Supplement industry leaders expressed concern over an assertion by a medical newsletter that men should stop taking multivitamins because they could be linked with cancer.
The March issue of Harvard Men's Health Watch said in, "Multivitamins and your health: a reappraisal," that a 2007 study had found an upward blip in the number of people in the US and Canada developing colon cancer in the mid-1990s. This coincided with moves by the governments of both countries to demand that the food industry fortify food with folate to prevent defects in newborn babies, raising the possibility of a link.
In a press release promoting the article, the HMHW said: "Researchers speculate that high intakes of folic acid, which was first added to grain products in the 1990s, may have contributed to an increase in colorectal cancers in the mid-1990s. "What does all of this have to do with multivitamins? Now that folic acid is added to so many grain products, it's easy to see how a healthy diet, combined with a multivitamin, could boost a person's daily intake to 1,000mcg or more, potentially increasing the risk of colorectal [cancer]. "In light of this research, Harvard Men's Health Watch suggests that the average man give up the multivitamin, at least until scientists solve the puzzle of folic acid and cancer."
But Andrew Andrew Shao, vice president, scientific & regulatory affairs at the Council for Responsible Nutrition, said the study should be treated with caution because many others had linked folate intake with good health.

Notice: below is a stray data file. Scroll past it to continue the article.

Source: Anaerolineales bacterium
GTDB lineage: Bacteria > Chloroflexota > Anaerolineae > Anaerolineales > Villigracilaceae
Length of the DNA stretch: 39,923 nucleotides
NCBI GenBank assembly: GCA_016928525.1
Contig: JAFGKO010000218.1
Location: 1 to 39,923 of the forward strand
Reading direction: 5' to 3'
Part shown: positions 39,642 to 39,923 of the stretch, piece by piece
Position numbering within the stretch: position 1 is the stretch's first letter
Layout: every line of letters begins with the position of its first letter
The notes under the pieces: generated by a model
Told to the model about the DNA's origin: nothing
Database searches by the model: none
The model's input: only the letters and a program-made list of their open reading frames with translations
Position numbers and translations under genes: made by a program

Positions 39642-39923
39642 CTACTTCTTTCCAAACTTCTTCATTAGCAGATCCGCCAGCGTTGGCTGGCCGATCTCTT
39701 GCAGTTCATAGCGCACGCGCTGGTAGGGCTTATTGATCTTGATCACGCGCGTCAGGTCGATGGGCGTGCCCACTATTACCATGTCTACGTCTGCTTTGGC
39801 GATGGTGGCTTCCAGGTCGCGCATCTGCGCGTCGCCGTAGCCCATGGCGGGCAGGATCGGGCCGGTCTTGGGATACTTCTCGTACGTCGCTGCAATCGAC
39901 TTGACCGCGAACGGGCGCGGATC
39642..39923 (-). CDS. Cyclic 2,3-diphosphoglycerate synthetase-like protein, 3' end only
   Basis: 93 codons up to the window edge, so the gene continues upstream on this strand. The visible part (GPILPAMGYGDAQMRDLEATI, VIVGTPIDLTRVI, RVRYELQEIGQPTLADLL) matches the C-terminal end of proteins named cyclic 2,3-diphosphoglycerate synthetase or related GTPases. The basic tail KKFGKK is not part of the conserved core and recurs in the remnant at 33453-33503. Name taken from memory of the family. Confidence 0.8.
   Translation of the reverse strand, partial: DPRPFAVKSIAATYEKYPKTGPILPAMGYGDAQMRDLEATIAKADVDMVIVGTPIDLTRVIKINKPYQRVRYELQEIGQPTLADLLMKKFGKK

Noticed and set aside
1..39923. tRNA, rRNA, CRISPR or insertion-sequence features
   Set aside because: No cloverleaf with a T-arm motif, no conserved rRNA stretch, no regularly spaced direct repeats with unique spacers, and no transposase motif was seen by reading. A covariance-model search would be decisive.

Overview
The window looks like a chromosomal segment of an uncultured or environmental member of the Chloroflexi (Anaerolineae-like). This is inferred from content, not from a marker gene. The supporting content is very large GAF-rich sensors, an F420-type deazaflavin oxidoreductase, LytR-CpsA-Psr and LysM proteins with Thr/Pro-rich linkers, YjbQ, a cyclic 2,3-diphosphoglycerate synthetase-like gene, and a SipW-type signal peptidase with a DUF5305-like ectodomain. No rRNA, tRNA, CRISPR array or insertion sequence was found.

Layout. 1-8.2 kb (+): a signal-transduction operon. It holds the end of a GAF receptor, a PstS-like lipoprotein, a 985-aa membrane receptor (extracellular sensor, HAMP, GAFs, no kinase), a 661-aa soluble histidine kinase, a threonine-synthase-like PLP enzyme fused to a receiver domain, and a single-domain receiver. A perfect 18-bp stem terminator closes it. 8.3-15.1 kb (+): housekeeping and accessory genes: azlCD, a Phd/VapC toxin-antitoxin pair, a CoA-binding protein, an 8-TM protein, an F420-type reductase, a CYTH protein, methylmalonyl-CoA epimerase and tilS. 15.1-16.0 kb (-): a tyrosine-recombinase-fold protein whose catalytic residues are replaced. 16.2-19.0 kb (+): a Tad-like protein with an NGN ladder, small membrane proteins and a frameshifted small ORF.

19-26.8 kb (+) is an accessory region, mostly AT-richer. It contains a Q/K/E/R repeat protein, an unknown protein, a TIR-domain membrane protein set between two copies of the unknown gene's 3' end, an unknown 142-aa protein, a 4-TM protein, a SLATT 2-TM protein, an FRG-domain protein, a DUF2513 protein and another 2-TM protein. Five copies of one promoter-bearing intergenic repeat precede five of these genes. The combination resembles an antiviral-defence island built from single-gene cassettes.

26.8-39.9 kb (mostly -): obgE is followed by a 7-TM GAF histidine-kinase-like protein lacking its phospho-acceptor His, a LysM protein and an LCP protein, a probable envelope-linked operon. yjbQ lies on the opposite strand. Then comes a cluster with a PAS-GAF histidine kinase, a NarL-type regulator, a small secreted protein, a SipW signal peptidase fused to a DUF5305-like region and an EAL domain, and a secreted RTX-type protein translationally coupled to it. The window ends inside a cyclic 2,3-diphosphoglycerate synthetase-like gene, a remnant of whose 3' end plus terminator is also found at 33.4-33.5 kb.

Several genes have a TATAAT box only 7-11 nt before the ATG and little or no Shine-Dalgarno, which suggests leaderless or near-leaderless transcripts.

"The last thing consumers need is for the research community to have a knee-jerk reaction to what is an interesting but new piece of research. "For years researchers have hypothesised that low folate intake is linked with colonic cancer. We also know the established benefits of folic acid in regards to neural tube defects, cardiovascular and cognitive health. Are we just going to give up on all that?
"Everything is about the study du jour. It's flip-flopping around and confusing the heck out of everyone." The press release had also "overly sensationalised" what had been a "fairly balanced" report in the newsletter itself, he added.
Shao said the advice to eschew multivitamins was misguided when studies consistently showed the US diet was deficient in vital vitamins and minerals. In addition, he said, research by CRN showed that more 79% of US physicians and 82% of nurses recommended dietary supplements to their patients. It also found that 72% of physicians and 89% of nurses personally used vitamin, mineral, herbal and other supplements either regularly, occasionally or seasonally.